American educator and philosopher Cornel West said, “If you are always trying to do something for a cause bigger than you – connected with serving others – then it’s hard to be guilty.”
I can’t listen to West without feeling inspired and joyful, yet he’s not a man who compromises the truth when he speaks. As a black, he sees the reality of racism in his country and around the world. He sees the economic and political inequalities, as well as the beauty of our humanity.
Social justice issues have been a part of my life since I was 18. At first, I was angry when I learned about covert wars in Latin America and economic injustice. I felt I had been lied to by the media and the education system. The Western world wasn’t defending democracy and freedom, we were creating fear and tyranny.
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As I grew, I became aware that if the world was going to change, I needed to change. If I wasn’t going to be a source of peace and justice to those around me, then how could I even begin to talk about doing the right thing?
As the years went by, I also noticed that slowly but surely, the world was changing for the better. I began to understand the words so often stated by Martin Luther King: “The arc of the moral universe is long, but it bends toward justice.”
While I was so frustrated during the Oka crisis of 1990, seeing the level of blatant racism that was accepted as the norm in my country, I watched as prime minister Stephen Harper officially apologized for the residential school system 18 years later. I also read the report of the Truth and Reconciliation Commission in 2015. There’s still a tremendous amount of work to do but we’re indeed bending the moral arc toward justice.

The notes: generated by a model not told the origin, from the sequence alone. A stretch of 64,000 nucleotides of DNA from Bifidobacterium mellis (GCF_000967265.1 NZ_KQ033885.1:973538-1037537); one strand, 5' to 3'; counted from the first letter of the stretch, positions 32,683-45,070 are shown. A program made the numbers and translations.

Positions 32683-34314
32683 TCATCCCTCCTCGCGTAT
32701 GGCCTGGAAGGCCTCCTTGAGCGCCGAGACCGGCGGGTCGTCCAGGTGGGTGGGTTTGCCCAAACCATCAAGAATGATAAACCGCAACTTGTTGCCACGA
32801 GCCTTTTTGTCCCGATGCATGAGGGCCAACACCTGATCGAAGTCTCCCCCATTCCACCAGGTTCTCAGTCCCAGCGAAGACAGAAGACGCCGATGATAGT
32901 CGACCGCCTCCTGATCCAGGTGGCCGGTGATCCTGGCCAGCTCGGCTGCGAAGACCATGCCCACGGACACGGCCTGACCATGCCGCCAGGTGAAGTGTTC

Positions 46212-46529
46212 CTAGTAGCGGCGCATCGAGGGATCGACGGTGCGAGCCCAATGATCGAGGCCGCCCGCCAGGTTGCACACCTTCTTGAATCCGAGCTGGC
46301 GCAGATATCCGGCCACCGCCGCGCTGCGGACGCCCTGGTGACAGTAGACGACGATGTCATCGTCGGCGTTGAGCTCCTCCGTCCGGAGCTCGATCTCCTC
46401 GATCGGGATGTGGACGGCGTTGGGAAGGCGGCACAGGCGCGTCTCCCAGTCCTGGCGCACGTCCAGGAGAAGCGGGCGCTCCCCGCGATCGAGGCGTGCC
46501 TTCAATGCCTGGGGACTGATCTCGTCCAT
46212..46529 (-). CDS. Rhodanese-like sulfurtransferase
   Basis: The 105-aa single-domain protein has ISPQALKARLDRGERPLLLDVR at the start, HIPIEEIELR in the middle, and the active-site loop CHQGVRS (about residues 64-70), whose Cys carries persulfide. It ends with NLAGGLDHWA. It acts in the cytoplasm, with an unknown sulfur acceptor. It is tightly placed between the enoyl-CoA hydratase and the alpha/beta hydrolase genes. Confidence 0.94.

I now teach and write regularly about genocide and crimes against humanity. I’m on a constant quest for truth and I try to empower others with the message I learned so long ago, that each of us is part of the solution. I didn’t understand the joy I find in this mission, however, until I heard West speak with the same enthusiasm.
As I began to research the topic, I found several studies that point out a correlation between social activism and happiness. What’s not clear is whether social activism brings happiness or whether we tend to be socially active because we’re happy.
This is also not to say that social activism automatically brings happiness. The late Abbie Hoffman, for example, inspired many in the anti-Vietnam War movement, yet tragically committed suicide in 1989.
I can only speak for myself and I know that my happiness is rooted in the fact that I know I’m a part of something much greater than me. I don’t know all the answers, yet the truth constantly comes into clearer focus. I sincerely try to do the right thing and I’m constantly asking, “How will history judge my efforts? What will be my legacy?”
Living in this mindful way, I find it difficult to be bogged down by guilt or to feel dissatisfied with life.
Being a person who strives for social justice is like being a proverbial blues musician. You unearth the most horrendous information regarding our inhumanity to one another, knowing that there’s something powerful and liberating in truth. Yet we’re also aware that no matter how terrible the truth may be, love remains the most powerful force on Earth.
And truth, just like the blues, simply has a way of making you feel better.
Gerry Chidiac is an award-winning high school teacher specializing in languages, genocide studies and work with at-risk students.
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